Science

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Photography Science

Frost Flowers Blooming in the Arctic Ocean are Found to be Teeming with Life

December 11, 2012

Christopher Jobson

These beautiful and other-worldly photographs of ice were taken last year by University of Washington graduate student Jeff Bowman and his professor Jody Deming while they worked on a study combining oceanography, microbiology, and planetary sciences in the central Arctic Ocean as part of the Integrated Graduate Education and Research Training (IGERT) program. Their single focus was the study of frost flowers, a strange phenomenon where frost grows from imperfections in the surface ice amid extreme sub-zero temperatures nearing -22C or -7.6F, forming spiky structures that have been found to house microorganisms. In fact, the bacteria found in the frost flowers is much more dense than in the frozen water below it, meaning each flower is essentially a temporary ecosystem, not unlike a coral reef. Via IGERT:

Around their research icebreaker in the central Arctic Ocean new ice grows on long open cracks that network amongst the thick floes of pack ice. Abruptly the surface of this new ice changes texture. The cold, moist air above the open cracks becomes saturated and frost begins to form wherever an imperfection can be found on the ice surface. From these nucleation points the flower-like frost structures grow vertically, quickly rising to centimeters in height. The hollow tendrils of these “frost flowers” begin to wick moisture from the ice surface, incorporating salt, marine bacteria, and other substances as they grow. The fog dissipates and the Arctic sun lights the surface of the frost flowers, initiating a cascade of chemical reactions. These reactions can produce formaldehyde, deplete ozone, and actually alter the chemical composition of the lower atmosphere. […] Bowman and Deming have discovered that bacteria are consistently more abundant in frost flowers than in sea ice. Since microscopic pockets in sea ice are known to support an active community of psychrophiles (cold-loving microorganisms), even in the coldest months of the year, these results are encouraging.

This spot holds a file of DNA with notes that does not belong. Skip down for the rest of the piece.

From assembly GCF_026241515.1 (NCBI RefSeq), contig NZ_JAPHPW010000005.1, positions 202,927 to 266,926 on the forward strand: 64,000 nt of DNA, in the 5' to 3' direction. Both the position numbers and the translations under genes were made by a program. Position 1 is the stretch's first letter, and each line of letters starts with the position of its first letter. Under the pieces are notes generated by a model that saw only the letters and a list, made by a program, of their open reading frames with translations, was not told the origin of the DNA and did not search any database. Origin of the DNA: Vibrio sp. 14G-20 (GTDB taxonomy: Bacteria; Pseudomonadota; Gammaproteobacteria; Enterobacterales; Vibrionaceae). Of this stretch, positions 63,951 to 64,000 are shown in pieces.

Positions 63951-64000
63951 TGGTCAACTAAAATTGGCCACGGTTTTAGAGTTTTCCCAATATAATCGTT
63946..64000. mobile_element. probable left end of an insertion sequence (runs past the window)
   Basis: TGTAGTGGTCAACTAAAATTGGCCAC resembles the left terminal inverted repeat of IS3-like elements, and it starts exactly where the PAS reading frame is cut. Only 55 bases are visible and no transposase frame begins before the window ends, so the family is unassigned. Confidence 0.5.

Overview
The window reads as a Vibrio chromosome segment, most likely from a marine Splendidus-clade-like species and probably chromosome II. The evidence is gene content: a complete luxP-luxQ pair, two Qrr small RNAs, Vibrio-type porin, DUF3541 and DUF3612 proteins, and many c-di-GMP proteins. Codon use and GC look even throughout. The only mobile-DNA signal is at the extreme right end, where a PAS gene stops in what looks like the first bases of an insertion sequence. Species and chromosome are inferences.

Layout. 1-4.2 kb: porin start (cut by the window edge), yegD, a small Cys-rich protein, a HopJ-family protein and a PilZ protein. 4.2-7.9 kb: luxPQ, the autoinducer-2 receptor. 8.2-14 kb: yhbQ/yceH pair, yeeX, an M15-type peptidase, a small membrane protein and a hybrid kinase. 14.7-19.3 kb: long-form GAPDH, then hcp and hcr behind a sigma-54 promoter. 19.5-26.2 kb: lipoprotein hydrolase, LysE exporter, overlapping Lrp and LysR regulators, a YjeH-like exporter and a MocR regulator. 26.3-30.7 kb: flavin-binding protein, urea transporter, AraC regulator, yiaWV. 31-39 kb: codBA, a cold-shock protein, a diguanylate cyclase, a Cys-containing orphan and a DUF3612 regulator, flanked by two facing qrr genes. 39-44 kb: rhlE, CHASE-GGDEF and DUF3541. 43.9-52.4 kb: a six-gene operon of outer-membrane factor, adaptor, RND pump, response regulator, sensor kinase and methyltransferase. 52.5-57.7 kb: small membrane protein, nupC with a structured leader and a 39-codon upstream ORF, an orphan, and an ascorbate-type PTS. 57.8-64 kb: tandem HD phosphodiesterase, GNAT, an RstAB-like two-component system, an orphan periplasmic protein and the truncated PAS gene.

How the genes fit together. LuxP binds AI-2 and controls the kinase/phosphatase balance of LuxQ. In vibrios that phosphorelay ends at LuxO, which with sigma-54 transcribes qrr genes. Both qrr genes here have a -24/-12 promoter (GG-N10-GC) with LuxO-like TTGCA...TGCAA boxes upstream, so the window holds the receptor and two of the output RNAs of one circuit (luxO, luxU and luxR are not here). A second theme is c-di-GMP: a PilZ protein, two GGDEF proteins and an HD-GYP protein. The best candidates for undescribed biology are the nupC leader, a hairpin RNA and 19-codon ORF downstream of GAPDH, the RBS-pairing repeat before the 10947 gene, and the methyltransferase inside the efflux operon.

Bowman and Deming are currently building an ultra-clean chamber where they can grow artificial frost flowers and hope that their research leads to a better understanding of how life might be able to survive in extreme conditions elsewhere in the universe. Amazing! Photos by Matthias Wietz. (via the daily what)

 

 



Science

Isaac Newton vs. Rube Goldberg: A Gravity-Defying Chain Reaction

December 5, 2012

Christopher Jobson

It’s been a while since we’ve had a quality Rube Goldberg device here on Colossal and it appears the folks over at Toronto-based 2D House have stepped up to the challenge. Isaac Newton vs. Rube Goldberg is an extremely slick chain reaction aided by magnets and all matter of visual trickery. Just watch, try to guess which way is up, and have your mind blown. 2d House has also produced a number of other Rube Goldberg devices which you can see here. (via colossal submissions)

 

 



Design Science

100,000 Stars: An Interactive Exploration of the Milky Way Galaxy

November 15, 2012

Christopher Jobson

100,000 Stars is a new experiment for Chrome web browsers (or any other WebGL browser like Firefox or Safari) that lets you interactively explore the Milky Way galaxy with your mouse and scroll wheel. I found it to be a bit more cumbersome on my laptop trackpad so if you’re in the same position click the ‘Take a Tour’ button for a pretty lovely demo. (via the awesomer)